The retail sector is where consumers come face to face with food. Retailers have significant influence over whether the food that consumers face is nutritious, safe, available, affordable or attractive. I have heard it said many times that the chief buyers for large food retailers are more important in influencing food choices than Ministries of Agriculture or Food. This statement may well be true because the choices buyers take about which companies, supply chains and regions to buy from can make or break those entities. But whether large or small, the retailer is the ground zero for the consumer. It is where the array of foodstuffs available for purchase reveals itself. The retail space defines the parameters of consumer choice.
The parameters matter, because the availability, affordability and attractiveness of nutritious safe foods is vital to the health of consumers. In every country or region of the world, diet related factors (overweight, high blood sugar, high cholesterol, high salt, diets low in fruits, vegetables and nuts) are in the top 10 risks for the burden of disease. While it is often said that you are what you eat, it is certainly true that our collective disease burden is defined by what we eat.
Retailers shape parameters in a number of ways. First, what do the retail spaces contain? In the US, outfits like Seven Elevens are retailers, but you won’t find much fresh food in them while outfits like Whole Foods Markets contain lots of healthier products, but at much higher prices. Second, where are they located? Many communities, high streets, areas outside schools are barren landscapes when it comes to finding affordable nutritious food. Third, who do they buy from? Retailers like SPAR International try hard to source from local and national farm groups. Others do not. The consequences of these choices are profound for the farmers and business along the value chain in terms of opportunity. Fourth, what do they promote in store? Retailers promote profitable products. How can public campaigns for healthy food and other incentives help retailers make the design of healthy food environments in their stores a viable business prospect?
While it is often said that you are what you eat, it is certainly true that our collective disease burden is defined by what we eat.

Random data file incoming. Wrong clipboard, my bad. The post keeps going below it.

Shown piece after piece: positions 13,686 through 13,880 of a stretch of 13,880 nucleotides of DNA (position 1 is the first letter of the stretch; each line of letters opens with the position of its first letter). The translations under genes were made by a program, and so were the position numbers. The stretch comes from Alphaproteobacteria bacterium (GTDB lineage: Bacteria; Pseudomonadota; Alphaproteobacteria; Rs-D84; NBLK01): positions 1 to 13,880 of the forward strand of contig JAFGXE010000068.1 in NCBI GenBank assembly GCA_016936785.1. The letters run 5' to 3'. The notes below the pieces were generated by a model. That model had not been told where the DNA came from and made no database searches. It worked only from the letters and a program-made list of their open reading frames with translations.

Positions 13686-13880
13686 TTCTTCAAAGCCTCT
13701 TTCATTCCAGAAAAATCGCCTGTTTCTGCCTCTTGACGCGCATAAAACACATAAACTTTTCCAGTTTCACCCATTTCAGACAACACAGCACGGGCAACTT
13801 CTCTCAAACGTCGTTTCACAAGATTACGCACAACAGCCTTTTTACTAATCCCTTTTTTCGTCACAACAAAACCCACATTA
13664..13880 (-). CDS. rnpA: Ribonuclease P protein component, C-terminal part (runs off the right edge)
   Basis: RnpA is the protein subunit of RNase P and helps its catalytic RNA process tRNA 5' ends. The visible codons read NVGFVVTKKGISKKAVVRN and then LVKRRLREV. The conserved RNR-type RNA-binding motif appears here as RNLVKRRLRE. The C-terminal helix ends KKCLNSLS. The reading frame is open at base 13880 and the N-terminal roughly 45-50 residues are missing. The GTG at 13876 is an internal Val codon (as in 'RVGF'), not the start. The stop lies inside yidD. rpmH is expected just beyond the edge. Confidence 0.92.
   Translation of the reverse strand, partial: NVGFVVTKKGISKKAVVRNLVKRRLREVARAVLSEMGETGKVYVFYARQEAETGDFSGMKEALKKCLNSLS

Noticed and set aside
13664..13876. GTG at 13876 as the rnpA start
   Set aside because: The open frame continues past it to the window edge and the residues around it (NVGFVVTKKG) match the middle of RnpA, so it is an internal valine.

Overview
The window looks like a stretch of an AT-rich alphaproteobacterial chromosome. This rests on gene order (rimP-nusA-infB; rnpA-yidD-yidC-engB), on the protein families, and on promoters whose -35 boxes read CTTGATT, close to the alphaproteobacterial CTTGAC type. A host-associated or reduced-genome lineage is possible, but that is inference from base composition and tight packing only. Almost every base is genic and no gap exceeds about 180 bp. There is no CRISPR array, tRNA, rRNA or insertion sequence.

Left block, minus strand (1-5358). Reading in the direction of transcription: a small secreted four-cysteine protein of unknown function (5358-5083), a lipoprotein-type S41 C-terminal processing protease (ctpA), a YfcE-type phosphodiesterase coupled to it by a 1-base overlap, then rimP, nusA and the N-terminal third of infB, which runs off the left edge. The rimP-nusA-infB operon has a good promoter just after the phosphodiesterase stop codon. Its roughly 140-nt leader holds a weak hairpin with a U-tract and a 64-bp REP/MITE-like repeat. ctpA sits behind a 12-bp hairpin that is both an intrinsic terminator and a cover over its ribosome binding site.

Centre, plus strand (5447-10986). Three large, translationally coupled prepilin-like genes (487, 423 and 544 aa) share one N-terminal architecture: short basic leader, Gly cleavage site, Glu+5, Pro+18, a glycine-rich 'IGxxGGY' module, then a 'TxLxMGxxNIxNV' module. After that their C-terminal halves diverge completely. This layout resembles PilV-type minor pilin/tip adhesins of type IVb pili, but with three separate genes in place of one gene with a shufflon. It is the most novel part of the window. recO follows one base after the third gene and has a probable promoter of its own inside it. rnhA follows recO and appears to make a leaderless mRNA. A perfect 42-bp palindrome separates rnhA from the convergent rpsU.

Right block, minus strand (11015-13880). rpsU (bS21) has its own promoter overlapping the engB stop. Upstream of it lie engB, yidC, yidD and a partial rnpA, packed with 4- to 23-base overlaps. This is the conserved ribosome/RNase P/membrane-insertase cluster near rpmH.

Why is this? There is a perception perhaps that the margins are so low in retailing that key decision-makers are risk averse and not willing to change. But this does not seem to be the case with the supermarket trials of "plastic free aisles". Perhaps the demand for nutritious food has not yet caught up with the demand for reusable plastic in packaging. There may also be a failure to incentivise retailers to do things differently. For example, while we can assume retailers have maximised profits when it comes to consumer choice architecture (where items are placed in the geography of a store), what would it take to convince them to set up junk food free aisles, or to place healthier products at eye level or to develop "buy 1 get 1 free" for foods that are above a good nutrition threshold? I’m not sure we know.
What is in it for retailers to even engage in goal of making it easier for their customers to buy healthy foods? The smart businesses will hear the stampede of consumers towards healthier food before anyone else does. Their ears are already to the ground, and although the sound may be soft at the moment, it will build to a crescendo as more and more powerful decision-makers in politics, business, sports and culture are affected by stroke, type 2 diabetes, high blood pressure, diet related cancers and heart disease. Much as it pains me to say it, having been a public policy researcher for most of my life, nothing shapes policy more profoundly than personal experience. But the data also reveal a growing desire for healthier foods—in all countries. More and more pressure is being put on companies in value chains to produce affordable nutritious food: from consumers, governments (sugar taxes are just the beginning), investors, employees (especially "millennials" and Gen Z who want to work for companies that "do good"), and even other companies (health insurance companies looking for more business by offering lower premiums to those who are able to eat more healthily). Retailers that open their doors to the results of this pressure –perhaps by pricing some key nutritious foods as loss leaders—may well be rewarded as first mover pioneers rather than be left behind as last mover dinosaurs.
The word "retail" was first recorded as a noun in the 1400s with the meaning of "sale in small quantities". Now is the time to redefine the word "retail" as "sale in nutritious quantities". That is a challenge to retailers, but it is also a challenge to the rest of us who want, like my organisation GAIN, to improve the consumption of nutritious food for all. We need the ultimate "two for one" offer: when public and private sectors come together to make it easier for everyone to acquire a nutritious diet.
I look forward to engaging retailers in improving the consumption of nutritious food for all at the 2019 Sustainable Retail Summit hosted by The Consumer Goods Forum this year. This Summit will be an opportunity to have a constructive dialogue with retailers and increase their engagement for nutrition ahead of the 2020 Global Nutrition Summit.